Home | | Textiles and Dress Designing 12th Std | Smocking and Types of Smocking

Textiles and Dress Designing - Smocking and Types of Smocking | 12th Textiles and Dress Designing : Fashion Accessory and Ornamentation - Belts, Bows, Smocking and Traditional Embroidery

Chapter: 12th Textiles and Dress Designing : Fashion Accessory and Ornamentation - Belts, Bows, Smocking and Traditional Embroidery

Smocking and Types of Smocking

Smoking is an embroidery technique that is probably thousands of years old.

Smocking

Introduction

Smoking is an embroidery technique that is probably thousands of years old. The name is coined only during 1700’s in England.The technique used at the time was gathering. A full work shirt was gathered at the bodice and the sleeves. This gathered effect in the garment was then called a “smock”.Smocking was introdced to work man garment mainly to give fullness or free movement of their body and arms. Smocked garments were worn by agricultural laborers,trades men,and shepherds in earlier times. In the 19th century smocks were received by artists, to cover their clothing,and ladies adapted them in a modified form with fancy embroidery.Later babies clothing, silk under garments for ladies,and even afternoon dresses appeared with smocking. Ladies magazines had instructions for hand smocking and patterns for garments. At present smocking has become the fashion statement.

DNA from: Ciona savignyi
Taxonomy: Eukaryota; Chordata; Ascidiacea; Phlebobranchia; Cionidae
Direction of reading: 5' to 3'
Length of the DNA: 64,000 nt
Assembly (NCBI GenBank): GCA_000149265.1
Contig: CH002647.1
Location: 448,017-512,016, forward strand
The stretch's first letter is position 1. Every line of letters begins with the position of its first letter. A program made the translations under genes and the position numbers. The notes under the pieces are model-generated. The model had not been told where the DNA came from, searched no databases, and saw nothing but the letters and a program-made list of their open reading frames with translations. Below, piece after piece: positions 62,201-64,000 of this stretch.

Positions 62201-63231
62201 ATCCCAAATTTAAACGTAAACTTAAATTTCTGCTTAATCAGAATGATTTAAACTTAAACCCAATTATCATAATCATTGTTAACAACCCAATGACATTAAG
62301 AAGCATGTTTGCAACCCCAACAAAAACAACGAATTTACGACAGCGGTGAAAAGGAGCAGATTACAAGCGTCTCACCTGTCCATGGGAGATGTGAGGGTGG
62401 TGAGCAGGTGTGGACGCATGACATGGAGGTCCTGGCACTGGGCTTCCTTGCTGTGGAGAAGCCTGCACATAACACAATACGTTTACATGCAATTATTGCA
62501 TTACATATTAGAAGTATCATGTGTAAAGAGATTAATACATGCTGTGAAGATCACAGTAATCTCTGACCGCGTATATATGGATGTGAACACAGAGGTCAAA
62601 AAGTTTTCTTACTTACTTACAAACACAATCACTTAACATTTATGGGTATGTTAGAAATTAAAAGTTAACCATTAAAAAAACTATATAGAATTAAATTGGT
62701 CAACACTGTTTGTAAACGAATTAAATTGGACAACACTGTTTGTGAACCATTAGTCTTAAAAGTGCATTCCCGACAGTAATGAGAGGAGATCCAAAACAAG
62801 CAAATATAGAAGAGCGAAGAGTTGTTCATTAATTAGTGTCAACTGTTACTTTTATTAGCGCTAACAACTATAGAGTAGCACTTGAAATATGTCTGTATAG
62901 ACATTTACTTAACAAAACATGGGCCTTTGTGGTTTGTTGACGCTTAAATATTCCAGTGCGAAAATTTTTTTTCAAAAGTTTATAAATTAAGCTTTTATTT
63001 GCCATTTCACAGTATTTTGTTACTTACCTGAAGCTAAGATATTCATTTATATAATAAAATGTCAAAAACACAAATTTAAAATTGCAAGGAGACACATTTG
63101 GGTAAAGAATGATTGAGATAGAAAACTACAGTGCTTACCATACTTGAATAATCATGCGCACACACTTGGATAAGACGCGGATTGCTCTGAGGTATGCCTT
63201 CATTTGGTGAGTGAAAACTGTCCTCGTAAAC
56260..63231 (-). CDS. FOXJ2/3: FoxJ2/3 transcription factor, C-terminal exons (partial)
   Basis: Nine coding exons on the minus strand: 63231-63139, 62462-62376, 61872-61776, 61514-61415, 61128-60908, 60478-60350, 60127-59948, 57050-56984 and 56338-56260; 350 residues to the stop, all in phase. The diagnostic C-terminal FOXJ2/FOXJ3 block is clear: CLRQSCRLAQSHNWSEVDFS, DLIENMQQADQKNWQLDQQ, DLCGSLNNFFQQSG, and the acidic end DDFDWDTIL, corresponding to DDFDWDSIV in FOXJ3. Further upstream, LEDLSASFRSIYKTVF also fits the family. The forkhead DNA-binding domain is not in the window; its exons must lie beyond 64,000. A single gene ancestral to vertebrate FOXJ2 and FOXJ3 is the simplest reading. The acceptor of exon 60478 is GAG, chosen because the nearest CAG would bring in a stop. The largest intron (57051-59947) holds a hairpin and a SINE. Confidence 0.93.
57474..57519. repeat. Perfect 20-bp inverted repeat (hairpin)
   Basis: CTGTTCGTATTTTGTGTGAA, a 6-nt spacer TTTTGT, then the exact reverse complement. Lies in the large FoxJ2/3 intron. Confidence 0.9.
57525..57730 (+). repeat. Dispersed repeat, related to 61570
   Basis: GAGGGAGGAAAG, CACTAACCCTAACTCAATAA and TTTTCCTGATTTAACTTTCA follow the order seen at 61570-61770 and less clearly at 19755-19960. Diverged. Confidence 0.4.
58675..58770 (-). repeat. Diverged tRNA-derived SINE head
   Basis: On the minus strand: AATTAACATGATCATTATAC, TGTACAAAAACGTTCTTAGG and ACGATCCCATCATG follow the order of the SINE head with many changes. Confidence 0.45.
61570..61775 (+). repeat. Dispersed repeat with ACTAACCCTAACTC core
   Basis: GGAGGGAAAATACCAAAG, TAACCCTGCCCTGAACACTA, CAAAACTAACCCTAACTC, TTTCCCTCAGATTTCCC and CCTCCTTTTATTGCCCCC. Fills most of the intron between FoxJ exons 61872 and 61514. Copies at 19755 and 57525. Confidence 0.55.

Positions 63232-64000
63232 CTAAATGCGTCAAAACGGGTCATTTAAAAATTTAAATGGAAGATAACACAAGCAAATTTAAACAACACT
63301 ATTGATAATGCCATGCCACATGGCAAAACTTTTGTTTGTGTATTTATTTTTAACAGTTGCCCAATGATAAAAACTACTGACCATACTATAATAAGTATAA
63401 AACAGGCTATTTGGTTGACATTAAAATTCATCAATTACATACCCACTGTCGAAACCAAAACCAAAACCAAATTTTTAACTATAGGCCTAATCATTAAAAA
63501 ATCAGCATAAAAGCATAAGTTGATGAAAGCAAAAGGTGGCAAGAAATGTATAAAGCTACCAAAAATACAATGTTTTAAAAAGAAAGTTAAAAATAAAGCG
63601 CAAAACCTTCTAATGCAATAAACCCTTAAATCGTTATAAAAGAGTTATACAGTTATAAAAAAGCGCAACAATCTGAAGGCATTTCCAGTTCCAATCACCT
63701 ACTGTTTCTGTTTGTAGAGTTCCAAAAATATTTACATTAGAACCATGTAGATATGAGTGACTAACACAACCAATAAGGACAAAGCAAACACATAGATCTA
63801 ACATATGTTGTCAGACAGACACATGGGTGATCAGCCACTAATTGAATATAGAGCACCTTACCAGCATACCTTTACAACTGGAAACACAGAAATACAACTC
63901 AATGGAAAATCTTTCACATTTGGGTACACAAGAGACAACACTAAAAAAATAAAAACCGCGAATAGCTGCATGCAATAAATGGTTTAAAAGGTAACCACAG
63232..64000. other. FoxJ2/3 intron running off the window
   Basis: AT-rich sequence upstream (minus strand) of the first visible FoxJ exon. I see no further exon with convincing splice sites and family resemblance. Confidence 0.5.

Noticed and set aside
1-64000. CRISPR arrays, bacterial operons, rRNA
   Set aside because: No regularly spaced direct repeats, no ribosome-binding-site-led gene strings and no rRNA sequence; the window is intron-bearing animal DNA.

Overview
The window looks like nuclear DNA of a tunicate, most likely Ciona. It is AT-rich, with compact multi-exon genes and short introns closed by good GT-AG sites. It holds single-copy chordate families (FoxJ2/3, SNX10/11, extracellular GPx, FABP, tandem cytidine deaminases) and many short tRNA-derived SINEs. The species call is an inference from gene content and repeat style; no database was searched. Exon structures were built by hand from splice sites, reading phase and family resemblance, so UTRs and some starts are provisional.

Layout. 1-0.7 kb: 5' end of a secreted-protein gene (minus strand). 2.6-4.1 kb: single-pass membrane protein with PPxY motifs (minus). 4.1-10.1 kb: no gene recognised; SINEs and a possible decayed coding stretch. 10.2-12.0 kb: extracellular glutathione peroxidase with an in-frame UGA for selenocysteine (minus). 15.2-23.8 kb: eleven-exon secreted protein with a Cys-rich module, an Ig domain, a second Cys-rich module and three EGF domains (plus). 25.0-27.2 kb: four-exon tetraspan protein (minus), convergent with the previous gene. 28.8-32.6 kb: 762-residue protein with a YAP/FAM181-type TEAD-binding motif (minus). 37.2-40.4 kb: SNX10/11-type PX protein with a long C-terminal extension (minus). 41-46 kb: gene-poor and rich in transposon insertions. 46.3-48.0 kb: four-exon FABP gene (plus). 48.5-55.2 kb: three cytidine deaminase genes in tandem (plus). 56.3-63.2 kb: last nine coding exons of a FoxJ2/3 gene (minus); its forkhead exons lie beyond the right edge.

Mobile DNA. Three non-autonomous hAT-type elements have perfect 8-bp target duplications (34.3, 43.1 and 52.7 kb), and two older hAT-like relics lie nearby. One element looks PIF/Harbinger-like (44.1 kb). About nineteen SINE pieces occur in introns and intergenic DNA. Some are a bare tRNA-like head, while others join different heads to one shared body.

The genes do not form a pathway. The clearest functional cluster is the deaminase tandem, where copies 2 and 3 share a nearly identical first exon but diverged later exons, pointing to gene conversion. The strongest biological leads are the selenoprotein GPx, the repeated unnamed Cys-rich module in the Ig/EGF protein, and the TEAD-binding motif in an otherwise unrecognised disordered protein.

Types of Smocking

The industrial revolution changed the smocking styles and patterns drastically. There are many types of smocking known throughout the world. The italians have “shirring”worked from the back of the fabric, the Romanians have a patterned design using tubes that resemble reeds,and other countries stress picture formation over gathered threads,again all done by hand. Smocking basically consists of pleated fabric and a fibre (usually a floss) for embellishment stitches. Pleats are created in two ways;

·               A set of dots printed or pressed on the fabric.

·               Dots are then used as a gathering guide to create hand pleats (Figure 9.9).


·               Pleats used in English smocking look like small tubes (Figure 9.10).


·               Small tubes are placed at equi-distant across a the fabric with a thread running through the tubes

·               The threads running through the pleats are called as thread guides

·               These thread guides are removed after the smocking is completed

·               Thread guides should not be visible sometimes these stitches are not removed at top and bottom lines to maintain shape.

Fabric Used

Silk, linen, cotton, striped and gingham fabrics are used. Firm fabrics are always preferred and are easier to embellish.